Nipsey Hussle’s family failed to reach an agreement with the late rapper‘s ex, Tanisha Foster, over custody of their 14-year-old daughter Emani Asghedom. Moreover, RadarOnline.com reports that a Los Angeles Court Superior judge set a trial date for April 27, according to court documents obtained by the publication. Furthermore, both sides of the family fought over this dispute for a long time now.
The late MC’s family, such as his brother Sam, sister Samantha, and mother Angelique, spent months hashing it out with Tanisha. Moreover, both sides met at a November 30 mediation, but couldn’t come to a compromise. Following Hussle’s passing on March 31st, 2019, the family gained guardianship of Emani. In fact, they accused Foster in court of being an unfit parental guardian given her history with drug and alcohol abuse.
“Obviously, the behavior summarized herein endangered Emani’s well-being, but such behavior also makes Ms. Foster wholly unfit to act as guardian of the estate, and be able to manage Emani’s inheritance expected to exceed two million dollars ($2,000,000),” the family stated. Moreover, they alleged that Tanisha assaulted another person in front of her daughter and other children.
Despite these developments, Foster demanded custody last year and said she only agreed to the family’s guardianship due to “financial limitations.”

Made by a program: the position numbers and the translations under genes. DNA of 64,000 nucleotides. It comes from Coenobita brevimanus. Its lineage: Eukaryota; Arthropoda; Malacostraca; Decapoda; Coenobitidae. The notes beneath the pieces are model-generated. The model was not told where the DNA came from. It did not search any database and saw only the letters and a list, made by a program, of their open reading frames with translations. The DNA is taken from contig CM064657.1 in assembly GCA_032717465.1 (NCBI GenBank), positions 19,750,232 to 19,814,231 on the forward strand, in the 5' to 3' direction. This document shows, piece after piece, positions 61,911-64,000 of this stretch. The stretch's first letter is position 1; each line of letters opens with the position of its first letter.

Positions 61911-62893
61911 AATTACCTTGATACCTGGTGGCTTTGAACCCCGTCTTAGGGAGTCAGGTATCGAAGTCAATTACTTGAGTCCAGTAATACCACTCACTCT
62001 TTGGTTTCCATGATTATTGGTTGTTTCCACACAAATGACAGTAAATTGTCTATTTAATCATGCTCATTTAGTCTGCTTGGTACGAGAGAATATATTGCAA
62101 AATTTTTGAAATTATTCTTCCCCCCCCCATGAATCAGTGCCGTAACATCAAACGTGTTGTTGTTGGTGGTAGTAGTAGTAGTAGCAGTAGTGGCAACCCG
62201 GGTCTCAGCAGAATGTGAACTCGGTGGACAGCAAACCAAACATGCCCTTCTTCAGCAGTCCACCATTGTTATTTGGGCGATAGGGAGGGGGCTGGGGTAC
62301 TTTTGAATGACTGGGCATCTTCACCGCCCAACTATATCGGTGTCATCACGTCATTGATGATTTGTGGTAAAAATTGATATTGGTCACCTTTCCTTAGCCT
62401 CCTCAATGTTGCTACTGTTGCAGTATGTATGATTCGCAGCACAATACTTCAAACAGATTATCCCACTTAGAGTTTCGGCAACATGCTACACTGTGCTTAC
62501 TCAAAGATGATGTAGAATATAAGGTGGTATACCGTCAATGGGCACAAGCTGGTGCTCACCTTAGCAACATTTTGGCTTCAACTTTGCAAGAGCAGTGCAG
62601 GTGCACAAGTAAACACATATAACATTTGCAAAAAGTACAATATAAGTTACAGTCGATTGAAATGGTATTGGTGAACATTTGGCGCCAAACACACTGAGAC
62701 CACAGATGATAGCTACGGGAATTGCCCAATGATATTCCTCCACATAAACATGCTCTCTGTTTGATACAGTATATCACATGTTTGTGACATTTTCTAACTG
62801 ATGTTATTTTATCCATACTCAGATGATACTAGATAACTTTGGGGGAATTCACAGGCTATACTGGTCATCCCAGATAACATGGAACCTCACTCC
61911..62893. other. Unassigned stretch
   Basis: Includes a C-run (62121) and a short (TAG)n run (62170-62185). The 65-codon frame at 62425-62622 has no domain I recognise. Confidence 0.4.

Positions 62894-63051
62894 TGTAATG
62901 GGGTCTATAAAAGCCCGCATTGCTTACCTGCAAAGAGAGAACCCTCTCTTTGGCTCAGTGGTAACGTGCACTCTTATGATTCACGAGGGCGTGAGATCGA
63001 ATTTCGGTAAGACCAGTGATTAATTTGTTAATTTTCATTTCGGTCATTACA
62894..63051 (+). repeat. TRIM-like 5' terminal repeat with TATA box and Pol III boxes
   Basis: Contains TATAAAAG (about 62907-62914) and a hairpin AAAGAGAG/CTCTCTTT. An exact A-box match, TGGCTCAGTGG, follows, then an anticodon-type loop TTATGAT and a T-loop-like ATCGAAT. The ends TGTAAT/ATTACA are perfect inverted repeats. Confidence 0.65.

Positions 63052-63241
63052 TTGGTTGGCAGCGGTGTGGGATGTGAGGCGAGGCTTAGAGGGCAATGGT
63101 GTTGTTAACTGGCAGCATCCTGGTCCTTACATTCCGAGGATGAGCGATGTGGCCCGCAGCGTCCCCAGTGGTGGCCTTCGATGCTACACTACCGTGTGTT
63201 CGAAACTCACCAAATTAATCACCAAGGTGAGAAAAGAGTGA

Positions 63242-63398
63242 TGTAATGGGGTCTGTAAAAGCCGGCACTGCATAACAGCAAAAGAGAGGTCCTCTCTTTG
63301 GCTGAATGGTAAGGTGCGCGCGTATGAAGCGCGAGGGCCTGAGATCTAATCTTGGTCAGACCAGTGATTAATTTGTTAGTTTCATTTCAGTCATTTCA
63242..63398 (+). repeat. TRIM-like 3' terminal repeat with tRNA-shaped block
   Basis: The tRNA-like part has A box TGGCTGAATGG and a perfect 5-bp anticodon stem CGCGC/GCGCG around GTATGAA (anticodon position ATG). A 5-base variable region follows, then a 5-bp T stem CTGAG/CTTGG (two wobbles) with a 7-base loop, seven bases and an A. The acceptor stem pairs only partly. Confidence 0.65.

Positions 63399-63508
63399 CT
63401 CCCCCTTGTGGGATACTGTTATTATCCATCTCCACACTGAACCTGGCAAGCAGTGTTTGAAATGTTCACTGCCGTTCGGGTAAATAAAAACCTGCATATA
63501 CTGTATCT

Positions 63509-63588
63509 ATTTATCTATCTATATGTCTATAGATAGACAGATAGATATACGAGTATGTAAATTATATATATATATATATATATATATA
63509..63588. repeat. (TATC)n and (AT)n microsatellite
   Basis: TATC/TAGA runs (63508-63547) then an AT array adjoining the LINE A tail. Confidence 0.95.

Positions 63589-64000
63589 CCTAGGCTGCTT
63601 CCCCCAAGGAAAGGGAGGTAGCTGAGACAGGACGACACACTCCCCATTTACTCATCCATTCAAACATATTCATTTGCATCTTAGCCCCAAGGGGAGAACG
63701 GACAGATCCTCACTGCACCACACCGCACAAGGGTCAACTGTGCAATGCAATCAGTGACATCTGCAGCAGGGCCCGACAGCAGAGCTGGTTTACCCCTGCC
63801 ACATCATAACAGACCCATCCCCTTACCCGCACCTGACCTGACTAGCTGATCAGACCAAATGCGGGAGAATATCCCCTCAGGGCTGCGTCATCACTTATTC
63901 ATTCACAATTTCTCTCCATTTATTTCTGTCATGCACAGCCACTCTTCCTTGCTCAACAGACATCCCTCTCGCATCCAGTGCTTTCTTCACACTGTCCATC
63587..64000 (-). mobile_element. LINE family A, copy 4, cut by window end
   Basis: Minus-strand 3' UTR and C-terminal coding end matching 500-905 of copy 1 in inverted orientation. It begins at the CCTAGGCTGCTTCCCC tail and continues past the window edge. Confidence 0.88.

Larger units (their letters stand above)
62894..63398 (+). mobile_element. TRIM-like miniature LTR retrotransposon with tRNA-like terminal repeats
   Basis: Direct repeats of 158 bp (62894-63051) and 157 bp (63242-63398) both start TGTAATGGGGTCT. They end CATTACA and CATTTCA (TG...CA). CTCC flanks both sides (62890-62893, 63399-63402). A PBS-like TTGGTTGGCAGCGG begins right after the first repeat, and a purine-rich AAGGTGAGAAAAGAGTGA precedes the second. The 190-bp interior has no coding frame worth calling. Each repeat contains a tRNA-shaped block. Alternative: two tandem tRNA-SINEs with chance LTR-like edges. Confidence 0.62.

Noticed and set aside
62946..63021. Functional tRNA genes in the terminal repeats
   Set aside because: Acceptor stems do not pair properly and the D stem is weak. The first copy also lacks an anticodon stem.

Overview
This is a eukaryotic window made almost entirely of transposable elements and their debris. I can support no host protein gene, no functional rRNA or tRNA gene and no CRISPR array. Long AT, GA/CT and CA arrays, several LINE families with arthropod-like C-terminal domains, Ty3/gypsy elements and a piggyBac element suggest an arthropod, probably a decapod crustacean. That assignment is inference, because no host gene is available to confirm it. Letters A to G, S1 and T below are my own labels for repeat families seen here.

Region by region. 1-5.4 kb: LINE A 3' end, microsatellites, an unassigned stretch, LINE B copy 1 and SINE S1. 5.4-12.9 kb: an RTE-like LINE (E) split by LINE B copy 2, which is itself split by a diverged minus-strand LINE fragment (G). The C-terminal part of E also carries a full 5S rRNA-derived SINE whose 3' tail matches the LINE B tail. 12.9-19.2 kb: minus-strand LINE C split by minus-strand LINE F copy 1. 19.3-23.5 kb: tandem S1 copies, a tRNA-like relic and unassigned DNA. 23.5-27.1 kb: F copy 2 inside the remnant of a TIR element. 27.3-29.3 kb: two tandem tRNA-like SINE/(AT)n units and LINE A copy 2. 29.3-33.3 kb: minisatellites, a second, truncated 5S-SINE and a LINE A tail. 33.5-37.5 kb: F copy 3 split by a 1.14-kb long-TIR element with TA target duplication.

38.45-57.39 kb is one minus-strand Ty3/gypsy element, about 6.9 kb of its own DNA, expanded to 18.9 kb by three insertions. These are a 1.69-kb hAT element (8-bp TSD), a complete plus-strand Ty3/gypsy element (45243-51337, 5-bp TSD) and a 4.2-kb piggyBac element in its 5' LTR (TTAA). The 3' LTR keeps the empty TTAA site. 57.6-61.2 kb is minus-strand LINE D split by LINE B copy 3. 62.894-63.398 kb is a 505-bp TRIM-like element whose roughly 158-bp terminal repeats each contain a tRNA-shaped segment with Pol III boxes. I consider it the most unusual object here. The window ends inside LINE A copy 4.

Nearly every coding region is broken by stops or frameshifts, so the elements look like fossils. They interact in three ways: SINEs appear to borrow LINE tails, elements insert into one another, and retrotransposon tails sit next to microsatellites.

“Tanisha’s motivation for doing so was in recognition of her own financial limitations; her desire to maintain the standard of living and family contact the minor had experienced with the paternal family prior to her father’s death; and upon the verbal assurances that each of them would act in the best interests of Emani,” her attorney stated.
Also, they alleged that Nispey’s family “frequently demonstrated their disdain for Emani’s mother in favor of Lauren London who is the mother of the other two minors and such attitude may impact the ability for (the family) to carry out their fiduciary duties as guardian of the minor’s estate.” Furthermore, they claim that the family took advantage of their “financial position and influence to disregard their priorities by controlling the desires of Emani and Tanisha by withholding financial assistance and reducing visitation.”
“There are no circumstances or events in my life that would disqualify me for regaining my exclusive role as Emani’s parent,” Tanisha wrote. “There is no longer any need for guardianship. Emani routinely asks me when are she and I going to be able to live together. She longs to be with me as her mother. I am begging the court to terminate the existing guardianship.” Both sides will make their cases to the court later this year.